1. The parties to this application are Mahomedans The wife applied to the Magistrate in the first instance for maintenance for herself and her daughter. An order was made by the Magistrate under Section 488 of the Criminal Procedure Code, on the 22nd of July 1918, awarding her Rs. 10 per month for their maintenance. The husband executed a talaknama, on the 14th of August 1918, in the presence of witnesses and that document was registered. Subsequently, on the 4th of December 1918, he made an application to the Magistrate for the cancellation of the said order in favour of his wife on the ground that he was no longer bound to maintain her. The learned Magistrate was of opinion that the talaknama was not valid as it was not made in the presence of a Kazi and that there was no ground to cancel his previous order. The husband then applied to the Sessions Court. But that Court refused to take any action on his application, though it was of opinion that the talaknama was valid. He has now applied to this Court for the revision of the order made by the Magistrate on the ground that the talaknama is valid and that the amount of maintenance should be reduced proportionately.
2. I am of opinion that the talaknama is valid according to Mahomedan law. It is true that it was not made before a Kazi, that it was not made in the presence of the wife, and that no attempt appears to have been made immediately on the execution of the talaknama to communicate it to her. It is clear, however. on these proceedings that this talaknama came to the notice of the wife at the latest when the husband made the present application for the cancellation of the previous order for maintenance.
3. Mr. Limaye appearing for the wife has contended that the talaknama is not valid as no attempt was made immediately to communicate the same to the wife He has not, however, been able to cite any authority in support of this proposition; and all that appears necessary is that the fact or the talak having been effected must come to the notice of the wife. There is nothing to show that it must be brought to the notice of the wife within a particular time from the date on which it is executed. In the present case the talaknama came to her knowledge within a reasonable time from the date of its execution; and that seems to be sufficient to satisfy the requirements of the Mahomedan law. The observations in Sarabai v. Rabiabai I.L.R(1905) 30 Bom. 537; 8 Bom. L.R. 35, Ful Chand v. Nazab Ali Chowdhry I.L.R(1008) Cal 184 and Asha Bibi v. Kadir Ibrahim I.L.R(1909) Mad. 22 bearing on the point support this view. I am, therefore, unable to agree with the Magistrate that the talaknama is invalid.
4. Taking the talaknama to be valid, the question is whether any case for the reduction of the amount of maintenance is made out. The talaknama states in terms that one of the reasons for the divorce was the fact that the wife had obtained an order for maintenance. The child whose maintenance is obligatory upon the present petitioner is said to be about three years old. The mother is entitled to the custody of the child and it is not disputed before us, and indeed it cannot be disputed, that the petitioner is bound to provide adequate maintenance for the child. No doubt at first sight it would appear that some reduction might fairly be made in favour of the petitioner. But having regard to the circumstances under which this talaknama came to be executed and to the necessity of keeping the child with the mother, I do not think that any reduction would be appropriate.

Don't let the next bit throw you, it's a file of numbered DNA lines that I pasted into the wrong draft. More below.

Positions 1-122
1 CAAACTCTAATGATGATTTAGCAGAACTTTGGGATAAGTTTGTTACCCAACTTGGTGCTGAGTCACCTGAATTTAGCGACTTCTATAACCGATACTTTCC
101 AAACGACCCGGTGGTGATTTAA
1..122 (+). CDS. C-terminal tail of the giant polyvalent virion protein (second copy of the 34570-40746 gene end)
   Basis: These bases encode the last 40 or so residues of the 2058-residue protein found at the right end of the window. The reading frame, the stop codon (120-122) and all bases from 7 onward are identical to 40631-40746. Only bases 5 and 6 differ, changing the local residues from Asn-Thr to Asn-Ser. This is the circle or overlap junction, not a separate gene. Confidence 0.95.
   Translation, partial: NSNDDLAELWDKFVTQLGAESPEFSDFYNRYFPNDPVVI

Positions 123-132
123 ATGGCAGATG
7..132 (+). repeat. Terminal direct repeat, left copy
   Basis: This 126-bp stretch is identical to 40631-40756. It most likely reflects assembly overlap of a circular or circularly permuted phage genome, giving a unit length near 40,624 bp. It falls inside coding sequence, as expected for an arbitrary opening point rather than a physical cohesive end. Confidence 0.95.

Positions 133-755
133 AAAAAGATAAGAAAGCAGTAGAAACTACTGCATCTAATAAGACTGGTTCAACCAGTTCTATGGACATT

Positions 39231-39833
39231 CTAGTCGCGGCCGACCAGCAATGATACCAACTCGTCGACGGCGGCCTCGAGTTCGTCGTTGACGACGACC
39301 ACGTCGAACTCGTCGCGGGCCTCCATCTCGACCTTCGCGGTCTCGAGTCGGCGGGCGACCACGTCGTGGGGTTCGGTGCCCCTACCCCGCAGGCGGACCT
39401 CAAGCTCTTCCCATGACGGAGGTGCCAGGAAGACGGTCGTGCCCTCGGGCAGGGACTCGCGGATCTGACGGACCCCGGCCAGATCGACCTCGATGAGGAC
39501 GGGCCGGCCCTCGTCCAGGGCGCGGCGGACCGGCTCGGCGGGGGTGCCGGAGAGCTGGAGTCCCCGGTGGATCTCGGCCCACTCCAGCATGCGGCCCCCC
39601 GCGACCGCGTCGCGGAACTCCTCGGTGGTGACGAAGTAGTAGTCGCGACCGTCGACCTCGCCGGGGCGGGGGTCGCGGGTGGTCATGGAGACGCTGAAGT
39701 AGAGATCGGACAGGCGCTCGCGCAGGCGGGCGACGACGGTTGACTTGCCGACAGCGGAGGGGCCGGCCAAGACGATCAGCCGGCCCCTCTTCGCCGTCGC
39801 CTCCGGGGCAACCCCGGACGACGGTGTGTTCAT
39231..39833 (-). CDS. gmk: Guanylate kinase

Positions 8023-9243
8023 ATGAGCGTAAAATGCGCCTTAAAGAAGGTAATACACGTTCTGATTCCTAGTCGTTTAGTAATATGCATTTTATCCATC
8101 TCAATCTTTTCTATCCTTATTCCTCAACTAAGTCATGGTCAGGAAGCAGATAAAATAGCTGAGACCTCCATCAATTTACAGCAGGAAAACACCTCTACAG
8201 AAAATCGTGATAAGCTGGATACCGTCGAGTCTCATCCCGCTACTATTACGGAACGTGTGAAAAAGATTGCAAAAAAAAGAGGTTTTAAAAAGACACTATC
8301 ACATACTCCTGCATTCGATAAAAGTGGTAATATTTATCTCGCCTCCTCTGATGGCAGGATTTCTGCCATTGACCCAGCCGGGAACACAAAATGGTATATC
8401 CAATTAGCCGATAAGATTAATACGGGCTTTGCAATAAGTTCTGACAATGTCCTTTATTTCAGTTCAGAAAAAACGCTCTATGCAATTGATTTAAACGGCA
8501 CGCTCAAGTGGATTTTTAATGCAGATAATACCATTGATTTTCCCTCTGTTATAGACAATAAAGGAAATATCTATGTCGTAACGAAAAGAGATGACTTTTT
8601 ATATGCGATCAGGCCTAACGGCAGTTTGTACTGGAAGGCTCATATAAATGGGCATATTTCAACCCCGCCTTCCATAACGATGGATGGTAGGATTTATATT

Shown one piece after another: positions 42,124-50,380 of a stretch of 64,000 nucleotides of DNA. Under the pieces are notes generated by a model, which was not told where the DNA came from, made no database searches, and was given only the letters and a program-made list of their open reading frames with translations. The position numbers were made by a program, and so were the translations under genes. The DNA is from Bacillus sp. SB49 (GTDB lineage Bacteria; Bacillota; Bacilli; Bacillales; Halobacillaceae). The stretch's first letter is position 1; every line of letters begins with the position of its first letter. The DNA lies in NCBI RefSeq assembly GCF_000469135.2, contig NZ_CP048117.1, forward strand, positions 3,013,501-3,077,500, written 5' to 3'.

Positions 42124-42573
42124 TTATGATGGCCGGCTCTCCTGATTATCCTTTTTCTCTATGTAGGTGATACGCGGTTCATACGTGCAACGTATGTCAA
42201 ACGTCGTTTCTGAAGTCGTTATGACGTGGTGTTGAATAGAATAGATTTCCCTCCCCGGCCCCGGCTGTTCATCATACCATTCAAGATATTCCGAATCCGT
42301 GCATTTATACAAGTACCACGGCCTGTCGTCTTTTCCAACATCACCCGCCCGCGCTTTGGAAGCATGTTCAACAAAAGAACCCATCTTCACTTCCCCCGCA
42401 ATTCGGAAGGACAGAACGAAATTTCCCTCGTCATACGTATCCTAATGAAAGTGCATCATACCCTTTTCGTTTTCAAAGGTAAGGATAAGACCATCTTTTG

5. On these grounds, I would not reduce the amount of maintenance which was awarded in the first instance for the wife and the child, but would allow that order to stand making it clear that it is for the maintenance of the child only.
6. I would discharge the rule.
7. I concur that no reason has been shown lot reducing the maintenance granted by the Magistrate. It is true that that maintenance was granted both for the infant child and the wife, but it would, in my opinion, only be sufficient for the maintenance of the infant child even if supported by the opponent not as a wife but as a third party as pointed out by the learned Sessions Judge.
8. It has been argued that the wife has been duly divorced and is therefore in the position of a third party. It is not strictly necessary in the view taken of the sufficiency of the maintenance to decide the question. There is, however, a clear divorce in writing registered which could leave no doubt whatever as to the intention to divorce the wife. It is also clear that knowledge of this intention was brought to the notice of the wife not many months afterwards by these very proceedings taken before the Magistrate. It seems to me that the divorce , was wrongly held to be invalid by the Magistrate and that the correct view of the matter was taken by the learned Sessions Judge. It would appear that there is no provision requiring that the divorce should be pronounced in the presence of the wife or that it should be immediately communicated to her under Mahomedan law, and these views find support in the recent dicision of Sarabai v. Rabiabai I.L.R(1905) 30 Bom. 537; 8 Bom. L.R. 35 in this Court, which was approved by the Calcutta High Court in the case of Ful Chand v. Nazab Ali Chowdhry I.L.R(1908) Cal. 184 and by the Madras High Court in the case of Asha Bibi v. Kadir Ibrahim I.L.R(1909) Mad. 22.
9. The rule, therefore, should, in my opinion, be discharged.